Posted by AzBlueMeanie:
It appears that Governor Jan Brewer, who once cast herself as a fierce opponent of the Affordable Care Act ("ObamaCare") and made heartless cuts to the state Medicaid (AHCCCS) program for transplant recipients and imposed a freeze on childless adults and KidsCare enrollment, may now be hedging her bets on the success of the Ryan-Romney plan to repeal "ObamaCare" and to adopt the GOP Medicaid "let them die!' healthcare plan.
Governor Brewer's top advisers are attempting to create a coalition of hospitals, insurance plans, providers and other players to push Arizona to expand Medicaid under federal health-care reform. Brewer advisers form health pact to push to expand Medicaid:
Last week, the board of a statewide group of human-services providers agreed to hire Chuck Coughlin and Peter Burns, and the state's largest hospitals and health plans are considering signing on.
The pair would bring political and technical savvy to the complex realm of health care, with the goal of marshaling a united front of heavy-hitting businesses to push Medicaid expansion through the Legislature next session.
Brewer, whose spokesman was unable to say whether the governor was aware of Coughlin and Burns' coalition efforts, has been a vocal opponent of the federal health-care law, and she led efforts to cut state Medicaid programs in prior years. But she has recently indicated a willingness to consider expansion.
The stakes are high for health-care groups, businesses and Arizonans. If Brewer and state lawmakers agree to expand Medicaid, an additional 300,000 low-income Arizonans might get health coverage during the first year. If they don't, hospitals, doctors and health-care providers will continue to lose patients and lose money caring for the uninsured.
In June, the U.S. Supreme Court ruled that states could reject the ACA's Medicaid expansion without being penalized with the loss of their base Medicaid federal funds.
[Governor] Brewer has said she wants to hear from Arizona stakeholders and get more information about federal requirements and the potential impact before making her decision.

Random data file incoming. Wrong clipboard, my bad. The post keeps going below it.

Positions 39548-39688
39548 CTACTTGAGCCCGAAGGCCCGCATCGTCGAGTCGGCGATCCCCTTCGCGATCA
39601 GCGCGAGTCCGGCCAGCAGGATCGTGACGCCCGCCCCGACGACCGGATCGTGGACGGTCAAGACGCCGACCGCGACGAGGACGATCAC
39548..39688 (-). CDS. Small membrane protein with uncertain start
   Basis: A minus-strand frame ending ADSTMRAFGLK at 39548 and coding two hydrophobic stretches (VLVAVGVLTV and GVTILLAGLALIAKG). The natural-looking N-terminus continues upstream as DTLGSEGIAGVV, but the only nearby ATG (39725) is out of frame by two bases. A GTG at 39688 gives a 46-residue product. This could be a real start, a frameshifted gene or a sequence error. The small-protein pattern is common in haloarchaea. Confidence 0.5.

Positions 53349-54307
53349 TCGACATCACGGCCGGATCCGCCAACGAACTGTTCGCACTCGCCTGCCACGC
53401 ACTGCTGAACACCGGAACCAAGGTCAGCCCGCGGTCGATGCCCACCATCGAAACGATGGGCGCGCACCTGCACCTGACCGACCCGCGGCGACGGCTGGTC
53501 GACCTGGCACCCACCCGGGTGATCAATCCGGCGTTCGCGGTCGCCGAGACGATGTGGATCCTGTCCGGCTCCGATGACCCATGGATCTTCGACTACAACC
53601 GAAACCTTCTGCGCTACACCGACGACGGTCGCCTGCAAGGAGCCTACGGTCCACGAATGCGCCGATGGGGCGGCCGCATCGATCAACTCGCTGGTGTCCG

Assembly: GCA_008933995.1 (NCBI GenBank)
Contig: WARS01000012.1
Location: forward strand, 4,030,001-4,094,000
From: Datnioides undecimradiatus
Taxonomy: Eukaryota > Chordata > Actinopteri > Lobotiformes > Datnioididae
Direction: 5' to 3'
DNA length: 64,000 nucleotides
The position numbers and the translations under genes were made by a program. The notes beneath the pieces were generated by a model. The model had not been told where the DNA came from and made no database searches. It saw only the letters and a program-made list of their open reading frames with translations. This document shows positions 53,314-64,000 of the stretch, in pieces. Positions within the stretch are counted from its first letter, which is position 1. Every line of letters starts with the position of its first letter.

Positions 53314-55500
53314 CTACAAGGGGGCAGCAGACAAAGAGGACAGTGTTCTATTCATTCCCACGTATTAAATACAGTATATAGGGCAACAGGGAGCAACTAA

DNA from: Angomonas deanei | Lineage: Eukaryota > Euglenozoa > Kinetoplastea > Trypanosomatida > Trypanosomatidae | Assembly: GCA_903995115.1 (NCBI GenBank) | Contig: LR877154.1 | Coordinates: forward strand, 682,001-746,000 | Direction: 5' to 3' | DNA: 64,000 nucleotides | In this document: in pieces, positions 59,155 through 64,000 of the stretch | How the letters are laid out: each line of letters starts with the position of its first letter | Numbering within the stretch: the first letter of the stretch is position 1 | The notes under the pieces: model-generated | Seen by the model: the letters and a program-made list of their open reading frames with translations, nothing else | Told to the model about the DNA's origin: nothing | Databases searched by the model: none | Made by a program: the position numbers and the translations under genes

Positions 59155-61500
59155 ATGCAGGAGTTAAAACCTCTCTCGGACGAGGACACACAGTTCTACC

Medicaid is a state-federal program for low-income and disabled people. Federal funds would cover most of the cost of expanding the program.
The governor's staff said last week that Brewer's decision will be part of her budget proposal for fiscal 2014, which she'll release in early January.
But Burns and Coughlin aren't waiting. Their idea is to bring together those with a stake in Medicaid expansion to show Brewer they are behind her and to provide the financial data and other background information to support Medicaid expansion.
Coughlin and Burns already have Brewer's ear on health, budget and political matters. Coughlin ran the governor's re-election campaign. And Burns, a former state budget director, has a contract with Brewer's office to provide an analysis of the federal heath-care overhaul's impact on Arizona.
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Burns said he's concerned that there's a general sense, both here and nationally, that Medicaid is broken. He said that while it may be broken in Texas and Florida, where governors have turned down the expansion, Arizona's Medicaid program, the Arizona Health Care Cost Containment System, is different.